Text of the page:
Historic England is an executive non-departmental public body of the British Government sponsored by the Department for Culture, Media and Sport (DCMS). It is tasked with protecting the historical environment of England by preserving and listing historic buildings, ancient monuments and advising central and local government.
There are over 9000 Grade I listed buildings in England. This page is a list of these buildings in the county of Shropshire, by district.
Alberbury with Cardeston is a civil parish in Shropshire, England. It contains 58 listed buildings that are recorded in the National Heritage List for England. Of these, one is listed at Grade I, the highest of the three grades, seven are at Grade II*, the middle grade, and the others are at Grade II, the lowest grade. The parish contains the villages and settlements of Alberbury, Cardeston, Wollaston, Halfway House, and Rowton, and is otherwise rural. In the parish the listed buildings include two ruined castles, two country houses and associated structures including lodges, and three churches and items in the churchyards. Most of the other listed buildings are houses, cottages, farmhouses and farm buildings, and the rest include the remains of a windmill, two milestones, a public house, and a war memorial. Three of the listed buildings are also Scheduled Monuments.
Shropshire was established during the division of Saxon Mercia into shires in the 10th century. It is first mentioned in 1006. After the Norman Conquest it experienced significant development, following the granting of the principal estates of the county to eminent Normans.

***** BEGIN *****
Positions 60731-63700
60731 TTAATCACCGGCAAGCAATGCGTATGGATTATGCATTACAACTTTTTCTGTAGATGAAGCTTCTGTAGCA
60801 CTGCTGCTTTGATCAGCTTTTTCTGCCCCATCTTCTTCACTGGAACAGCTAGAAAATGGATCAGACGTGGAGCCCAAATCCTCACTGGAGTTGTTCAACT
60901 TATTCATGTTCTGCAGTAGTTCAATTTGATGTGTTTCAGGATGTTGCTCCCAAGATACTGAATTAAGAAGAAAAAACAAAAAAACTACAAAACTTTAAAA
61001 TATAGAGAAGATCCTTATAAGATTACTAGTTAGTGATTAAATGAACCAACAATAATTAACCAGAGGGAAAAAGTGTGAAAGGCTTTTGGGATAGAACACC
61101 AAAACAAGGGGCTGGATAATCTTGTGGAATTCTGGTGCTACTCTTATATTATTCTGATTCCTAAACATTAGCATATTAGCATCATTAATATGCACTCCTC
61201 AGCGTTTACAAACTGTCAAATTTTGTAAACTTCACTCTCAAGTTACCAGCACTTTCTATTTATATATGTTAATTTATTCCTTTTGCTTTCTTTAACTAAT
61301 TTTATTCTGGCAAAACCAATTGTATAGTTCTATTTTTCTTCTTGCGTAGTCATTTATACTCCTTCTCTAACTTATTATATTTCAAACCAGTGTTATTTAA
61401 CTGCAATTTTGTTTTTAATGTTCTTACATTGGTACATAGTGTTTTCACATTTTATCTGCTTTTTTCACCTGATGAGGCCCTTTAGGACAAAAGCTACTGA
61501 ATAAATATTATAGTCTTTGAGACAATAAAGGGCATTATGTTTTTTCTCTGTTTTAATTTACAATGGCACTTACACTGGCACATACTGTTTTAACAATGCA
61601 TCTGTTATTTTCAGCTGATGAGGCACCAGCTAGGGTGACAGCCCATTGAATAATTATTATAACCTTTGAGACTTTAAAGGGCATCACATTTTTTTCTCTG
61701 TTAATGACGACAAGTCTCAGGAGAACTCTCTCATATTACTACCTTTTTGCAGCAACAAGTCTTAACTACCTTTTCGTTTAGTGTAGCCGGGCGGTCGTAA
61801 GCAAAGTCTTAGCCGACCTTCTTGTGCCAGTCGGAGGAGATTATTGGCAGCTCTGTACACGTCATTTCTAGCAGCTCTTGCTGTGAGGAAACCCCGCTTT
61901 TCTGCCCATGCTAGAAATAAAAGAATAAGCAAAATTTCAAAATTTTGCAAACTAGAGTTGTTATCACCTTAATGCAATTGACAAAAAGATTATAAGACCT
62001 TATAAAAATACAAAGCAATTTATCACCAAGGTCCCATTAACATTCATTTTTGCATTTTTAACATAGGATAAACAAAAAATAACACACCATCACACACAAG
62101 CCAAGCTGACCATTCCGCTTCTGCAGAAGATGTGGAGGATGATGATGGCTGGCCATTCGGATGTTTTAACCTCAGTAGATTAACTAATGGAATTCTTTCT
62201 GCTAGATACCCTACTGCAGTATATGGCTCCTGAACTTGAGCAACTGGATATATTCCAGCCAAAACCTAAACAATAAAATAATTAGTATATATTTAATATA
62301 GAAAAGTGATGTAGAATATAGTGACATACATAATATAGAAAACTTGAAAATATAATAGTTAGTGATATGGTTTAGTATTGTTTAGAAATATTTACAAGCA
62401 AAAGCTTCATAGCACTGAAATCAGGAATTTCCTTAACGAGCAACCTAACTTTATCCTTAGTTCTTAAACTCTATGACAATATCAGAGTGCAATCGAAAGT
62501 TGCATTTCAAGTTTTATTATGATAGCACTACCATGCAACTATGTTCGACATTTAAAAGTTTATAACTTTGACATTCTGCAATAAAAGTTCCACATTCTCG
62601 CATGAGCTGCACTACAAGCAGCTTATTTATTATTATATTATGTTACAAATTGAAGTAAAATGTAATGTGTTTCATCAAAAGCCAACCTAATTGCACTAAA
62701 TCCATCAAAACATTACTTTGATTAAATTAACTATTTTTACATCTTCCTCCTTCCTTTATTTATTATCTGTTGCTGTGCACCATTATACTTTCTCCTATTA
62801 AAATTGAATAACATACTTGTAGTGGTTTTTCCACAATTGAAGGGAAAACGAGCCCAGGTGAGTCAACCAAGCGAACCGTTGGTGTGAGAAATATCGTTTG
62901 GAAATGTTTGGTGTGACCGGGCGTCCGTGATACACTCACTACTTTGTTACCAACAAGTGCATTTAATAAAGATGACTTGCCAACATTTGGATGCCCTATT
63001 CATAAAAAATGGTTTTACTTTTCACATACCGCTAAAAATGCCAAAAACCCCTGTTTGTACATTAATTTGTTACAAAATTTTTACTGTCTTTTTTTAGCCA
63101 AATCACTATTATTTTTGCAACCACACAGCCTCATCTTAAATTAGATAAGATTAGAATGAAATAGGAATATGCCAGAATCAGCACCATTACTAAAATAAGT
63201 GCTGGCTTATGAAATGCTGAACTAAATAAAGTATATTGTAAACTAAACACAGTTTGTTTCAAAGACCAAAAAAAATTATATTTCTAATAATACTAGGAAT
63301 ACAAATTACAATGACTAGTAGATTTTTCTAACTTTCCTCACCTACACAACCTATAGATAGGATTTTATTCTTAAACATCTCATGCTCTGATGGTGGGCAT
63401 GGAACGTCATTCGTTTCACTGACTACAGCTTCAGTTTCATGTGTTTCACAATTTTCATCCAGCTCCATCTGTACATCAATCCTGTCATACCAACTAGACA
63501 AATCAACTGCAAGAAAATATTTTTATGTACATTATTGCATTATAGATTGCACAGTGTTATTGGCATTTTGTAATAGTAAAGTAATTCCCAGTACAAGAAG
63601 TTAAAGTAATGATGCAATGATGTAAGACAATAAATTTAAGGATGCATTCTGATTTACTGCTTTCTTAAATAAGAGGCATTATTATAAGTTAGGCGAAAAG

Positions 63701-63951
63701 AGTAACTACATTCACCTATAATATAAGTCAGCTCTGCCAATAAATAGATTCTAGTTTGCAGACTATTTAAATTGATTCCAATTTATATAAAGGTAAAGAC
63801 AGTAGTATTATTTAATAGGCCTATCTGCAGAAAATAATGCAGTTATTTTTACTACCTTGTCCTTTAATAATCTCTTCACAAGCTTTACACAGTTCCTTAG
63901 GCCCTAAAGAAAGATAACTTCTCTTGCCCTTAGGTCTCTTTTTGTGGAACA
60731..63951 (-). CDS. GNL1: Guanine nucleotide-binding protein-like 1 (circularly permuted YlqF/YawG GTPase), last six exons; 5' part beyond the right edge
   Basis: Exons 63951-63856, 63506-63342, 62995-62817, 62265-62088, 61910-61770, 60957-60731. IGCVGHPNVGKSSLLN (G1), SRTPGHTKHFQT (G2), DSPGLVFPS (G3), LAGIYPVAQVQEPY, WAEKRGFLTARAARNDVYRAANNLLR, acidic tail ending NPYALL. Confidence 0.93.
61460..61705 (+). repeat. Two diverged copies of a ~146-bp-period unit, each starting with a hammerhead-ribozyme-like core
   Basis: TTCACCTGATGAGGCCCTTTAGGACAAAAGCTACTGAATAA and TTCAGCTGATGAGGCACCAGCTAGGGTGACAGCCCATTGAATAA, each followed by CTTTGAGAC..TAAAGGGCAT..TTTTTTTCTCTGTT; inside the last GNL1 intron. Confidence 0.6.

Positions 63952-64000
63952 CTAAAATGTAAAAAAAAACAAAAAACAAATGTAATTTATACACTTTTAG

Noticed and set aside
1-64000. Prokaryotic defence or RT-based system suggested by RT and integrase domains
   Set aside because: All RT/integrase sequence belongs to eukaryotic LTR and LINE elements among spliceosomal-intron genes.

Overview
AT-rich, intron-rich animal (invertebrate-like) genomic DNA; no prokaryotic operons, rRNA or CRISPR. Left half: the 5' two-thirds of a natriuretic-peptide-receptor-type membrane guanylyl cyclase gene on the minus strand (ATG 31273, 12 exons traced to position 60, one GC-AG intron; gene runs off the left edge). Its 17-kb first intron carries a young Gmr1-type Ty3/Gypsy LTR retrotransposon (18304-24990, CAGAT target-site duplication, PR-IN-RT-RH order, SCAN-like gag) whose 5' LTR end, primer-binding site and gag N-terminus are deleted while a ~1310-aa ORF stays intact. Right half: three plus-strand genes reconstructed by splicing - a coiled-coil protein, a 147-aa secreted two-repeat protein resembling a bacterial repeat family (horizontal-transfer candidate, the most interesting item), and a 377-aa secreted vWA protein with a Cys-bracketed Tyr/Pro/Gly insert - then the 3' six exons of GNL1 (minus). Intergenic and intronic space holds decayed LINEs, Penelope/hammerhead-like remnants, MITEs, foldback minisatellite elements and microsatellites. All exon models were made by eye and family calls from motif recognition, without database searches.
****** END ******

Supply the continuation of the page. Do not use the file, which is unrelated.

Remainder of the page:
Loton Park is a country house near Alberbury, Shrewsbury in Shropshire, on the upper reaches of the River Severn. It is a Grade II* listed building. It has been the seat of the Leighton family since 1391.
Alberbury with Cardeston is a civil parish in Shropshire, England. According to the 2001 census it had a population of 645, increasing to 1,011 at the 2011 Census. It includes the villages and hamlets of Alberbury, Cardeston, Little Shrawardine, Wollaston, Halfway House, Wattlesborough Heath and Rowton, and has Alberbury Castle and Wattlesborough Castle within its borders. To the west the parish borders Wales, whilst to the north it is bounded by the River Severn.
Wollaston is a small village in Shropshire, England, only a quarter of a mile from the Welsh border.
Halfway House is a village in Shropshire, England, halfway between Shrewsbury and Welshpool on the A458 road. Also, it is known to be halfway between Birmingham and Aberystwyth.